Academy of Applied Science
Patent, Trademark and Copyright Research Foundation


The PTC was the brainchild of the patent bar itself, created as a Trust at George Washington University in 1954 in furtherance of a February 15, 1949 resolution and later referendum vote of the American Patent Law Association and the Section on Patent Trademark and Copyright Law of the American Bar Association, and approved by the House of Delegates of the American Bar Association and endorsed by 15 state and city patent law associations throughout the country.

Its purpose is to serve as America's academically-based, but practically oriented, intellectual property research institute.

Conducting the research activities under academic aegis is considered essential to assure competence and impartiality. To make the research efforts "meaningful in terms of the national and international economic and social organisms", the Foundation's activities are interdisciplinary, thus providing a balance between theory and practice and avoid the doctrinaire approach.

In its public information roles, the Foundation is charged with not only the dissemination of published material, but also with furthering understanding about the patent system in both adults and children.

From its inception it was considered important for scholars and practitioners in diverse fields to forge an understanding and create improvement in the intellectual property arena, including fair trade, international technology transfer and joint venturing and other areas of technical and business interchange.

This was to be accomplished with the help of an advisory council drawn from various fields, with ex officio membership from the chairpersons of the House and Senate committees concerned with intellectual property legislation, and the Commissioner of Patents.

The research staff has been led by outstanding academic and practitioner researchers assisted by faculty and student research assistants drawn from the sponsoring and other academic institutions.

Initially, and importantly, the members of the Foundation were to assume the responsibility of financial sponsorship of the Foundation by seeing the annual contribution to its support by their respective companies or organizations (ranging from $100 annual memberships to $10,000 life memberships).

Following a period of time wherein our nation experienced? the cumulation of less than hospitable treatment of the patent system by the Courts and the declining understanding of the importance of intellectual property in American industry and certainly academia, interest in and support from the Foundation diminished.? As a result, the George Washington University terminated the Trust. Though visiting many prestigious universities and law schools throughout the land during 1972, the Foundation faced considerable challenges in finding a receptive new academic home.?

The Academy of Applied Science and the Franklin Pierce Law Center
During this time, the Academy of Applied Science, a growing non-profit educational institution, was involved in the founding of the
Franklin Pierce Law Center as New Hampshire's law school, with a specialty in training lawyers in the area of intellectual property law.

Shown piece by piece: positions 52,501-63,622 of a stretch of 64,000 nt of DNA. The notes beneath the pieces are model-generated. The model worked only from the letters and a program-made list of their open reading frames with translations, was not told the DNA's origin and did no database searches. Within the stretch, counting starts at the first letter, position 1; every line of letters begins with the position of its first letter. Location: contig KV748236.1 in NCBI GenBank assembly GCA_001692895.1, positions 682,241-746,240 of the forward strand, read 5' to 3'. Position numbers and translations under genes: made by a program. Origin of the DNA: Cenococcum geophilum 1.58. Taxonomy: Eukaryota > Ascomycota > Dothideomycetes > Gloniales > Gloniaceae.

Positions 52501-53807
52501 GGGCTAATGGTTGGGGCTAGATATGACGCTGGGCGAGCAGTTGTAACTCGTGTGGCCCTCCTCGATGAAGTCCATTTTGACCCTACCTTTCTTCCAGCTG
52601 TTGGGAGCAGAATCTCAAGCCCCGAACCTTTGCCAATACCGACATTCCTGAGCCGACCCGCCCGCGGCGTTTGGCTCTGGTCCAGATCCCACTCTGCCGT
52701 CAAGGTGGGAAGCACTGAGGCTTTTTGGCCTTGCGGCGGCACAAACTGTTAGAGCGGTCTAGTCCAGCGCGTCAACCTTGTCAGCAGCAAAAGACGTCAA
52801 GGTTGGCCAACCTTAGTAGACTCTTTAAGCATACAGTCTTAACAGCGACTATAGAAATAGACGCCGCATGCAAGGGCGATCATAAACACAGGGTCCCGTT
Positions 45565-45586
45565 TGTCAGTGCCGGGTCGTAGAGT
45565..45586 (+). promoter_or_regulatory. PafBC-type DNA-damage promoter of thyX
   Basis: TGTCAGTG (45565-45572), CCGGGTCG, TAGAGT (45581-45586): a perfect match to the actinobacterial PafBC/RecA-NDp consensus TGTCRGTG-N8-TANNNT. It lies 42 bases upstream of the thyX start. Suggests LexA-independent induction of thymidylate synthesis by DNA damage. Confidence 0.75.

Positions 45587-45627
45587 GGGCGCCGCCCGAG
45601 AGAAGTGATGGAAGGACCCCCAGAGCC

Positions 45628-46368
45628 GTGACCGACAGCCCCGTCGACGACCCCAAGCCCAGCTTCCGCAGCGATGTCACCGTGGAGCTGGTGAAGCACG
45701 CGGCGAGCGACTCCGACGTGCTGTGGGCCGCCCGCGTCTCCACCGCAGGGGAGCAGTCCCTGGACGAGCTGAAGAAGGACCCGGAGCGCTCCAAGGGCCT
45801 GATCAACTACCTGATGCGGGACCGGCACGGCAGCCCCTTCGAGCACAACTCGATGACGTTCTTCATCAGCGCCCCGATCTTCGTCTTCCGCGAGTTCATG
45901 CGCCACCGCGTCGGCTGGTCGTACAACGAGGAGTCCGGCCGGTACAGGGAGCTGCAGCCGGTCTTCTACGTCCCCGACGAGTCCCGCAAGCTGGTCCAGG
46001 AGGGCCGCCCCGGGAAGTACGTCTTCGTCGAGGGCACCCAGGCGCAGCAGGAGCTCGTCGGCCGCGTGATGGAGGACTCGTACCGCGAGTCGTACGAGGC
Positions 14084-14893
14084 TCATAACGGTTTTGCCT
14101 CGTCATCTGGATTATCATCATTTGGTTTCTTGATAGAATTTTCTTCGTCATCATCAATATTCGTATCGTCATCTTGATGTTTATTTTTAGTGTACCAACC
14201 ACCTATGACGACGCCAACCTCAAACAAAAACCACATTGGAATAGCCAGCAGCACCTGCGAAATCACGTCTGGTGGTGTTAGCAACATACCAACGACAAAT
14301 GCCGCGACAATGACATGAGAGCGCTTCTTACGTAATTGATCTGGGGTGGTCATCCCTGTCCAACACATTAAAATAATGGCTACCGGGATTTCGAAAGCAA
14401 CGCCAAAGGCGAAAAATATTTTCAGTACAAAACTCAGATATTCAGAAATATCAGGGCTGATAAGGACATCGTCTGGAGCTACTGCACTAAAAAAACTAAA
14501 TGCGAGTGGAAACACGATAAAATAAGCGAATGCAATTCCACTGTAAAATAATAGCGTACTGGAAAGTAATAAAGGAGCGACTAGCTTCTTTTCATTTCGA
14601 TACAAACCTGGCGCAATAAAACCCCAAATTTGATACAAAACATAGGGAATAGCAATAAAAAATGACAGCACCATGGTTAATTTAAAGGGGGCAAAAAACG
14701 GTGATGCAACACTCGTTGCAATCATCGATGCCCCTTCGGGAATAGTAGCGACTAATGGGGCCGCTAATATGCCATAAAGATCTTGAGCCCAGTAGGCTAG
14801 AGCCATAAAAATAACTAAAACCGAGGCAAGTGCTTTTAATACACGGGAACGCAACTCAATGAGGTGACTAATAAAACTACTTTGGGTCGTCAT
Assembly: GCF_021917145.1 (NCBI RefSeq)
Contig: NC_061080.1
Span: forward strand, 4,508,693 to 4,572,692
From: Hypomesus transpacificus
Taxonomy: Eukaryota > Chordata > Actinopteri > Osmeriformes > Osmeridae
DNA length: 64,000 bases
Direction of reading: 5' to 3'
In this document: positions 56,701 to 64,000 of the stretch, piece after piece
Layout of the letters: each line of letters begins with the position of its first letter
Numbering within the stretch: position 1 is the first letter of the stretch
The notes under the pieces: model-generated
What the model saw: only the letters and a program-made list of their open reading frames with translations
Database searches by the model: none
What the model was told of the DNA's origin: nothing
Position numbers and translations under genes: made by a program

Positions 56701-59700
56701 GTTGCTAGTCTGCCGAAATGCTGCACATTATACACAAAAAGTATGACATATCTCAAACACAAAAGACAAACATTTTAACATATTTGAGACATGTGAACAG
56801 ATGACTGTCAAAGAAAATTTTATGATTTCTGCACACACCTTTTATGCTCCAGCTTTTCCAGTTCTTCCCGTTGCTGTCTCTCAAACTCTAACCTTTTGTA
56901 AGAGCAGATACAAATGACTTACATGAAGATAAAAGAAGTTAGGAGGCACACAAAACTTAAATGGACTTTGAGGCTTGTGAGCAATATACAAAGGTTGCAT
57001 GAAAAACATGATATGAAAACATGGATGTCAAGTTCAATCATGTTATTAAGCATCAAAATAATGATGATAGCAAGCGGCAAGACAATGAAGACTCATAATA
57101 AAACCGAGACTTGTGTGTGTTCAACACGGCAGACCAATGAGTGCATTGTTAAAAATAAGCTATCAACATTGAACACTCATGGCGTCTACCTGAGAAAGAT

The Academy was vitally concerned with the plight of the inventive and entrepreneurial communities and the decided lack of quality of science and mathematics education in the U.S. The Franklin Pierce Law Center was one of the Academy's hoped-for solutions to the problem of reinvigorating the patent system. On the educational front, below graduate law school, the Academy was administering national programs sponsored by the U.S. Army Research Office, as its contribution to youth science encouragement, through the Junior Science and Humanities Symposia program--urging and rewarding creative research by high school science juniors and seniors, with recognition awarded at university-based symposia throughout the land.

In addition, the Academy was serving as a trusted interdisciplinary forum for private and public sector discussion of the problems of the patent system, innovation, and declining scientific and mathematics educational support and in the researching of ideas for improvement.

As the the important aspects of the PTC Foundation matched those of the Academy, the Foundation Transition Committee explored the possibility of the Academy serving as the new home for the Foundation; but the newly minted Franklin Pierce Law Center itself was (at that time) deemed a more appropriate home, closer to the tradition of the initial George Washington University parentage.

And so, the PTC Foundation found a new home, and the Academy arranged for George Washington University to transfer the mantle of the Trust and the institute assets, programs and the journal IDEA to the Franklin Pierce Law Center.

The Law Center opened its doors in the fall of 1973, and one of its first acts was t o continue with the PTC tradition and Trust charter function of holding conferences on significant issues and problems in the intellectual property and related areas.

In 1999, the Academy adopted the PTC Foundation as its research and educational arm in all areas of intellectual property law, as well as addressing cutting edge technology issues of broad concern.? The Foundation is emerging as a forum for global issues to be discussed and debated among scholars, inventors, business and government decision-makers - - gathered to interact in symposia or virtual settings.?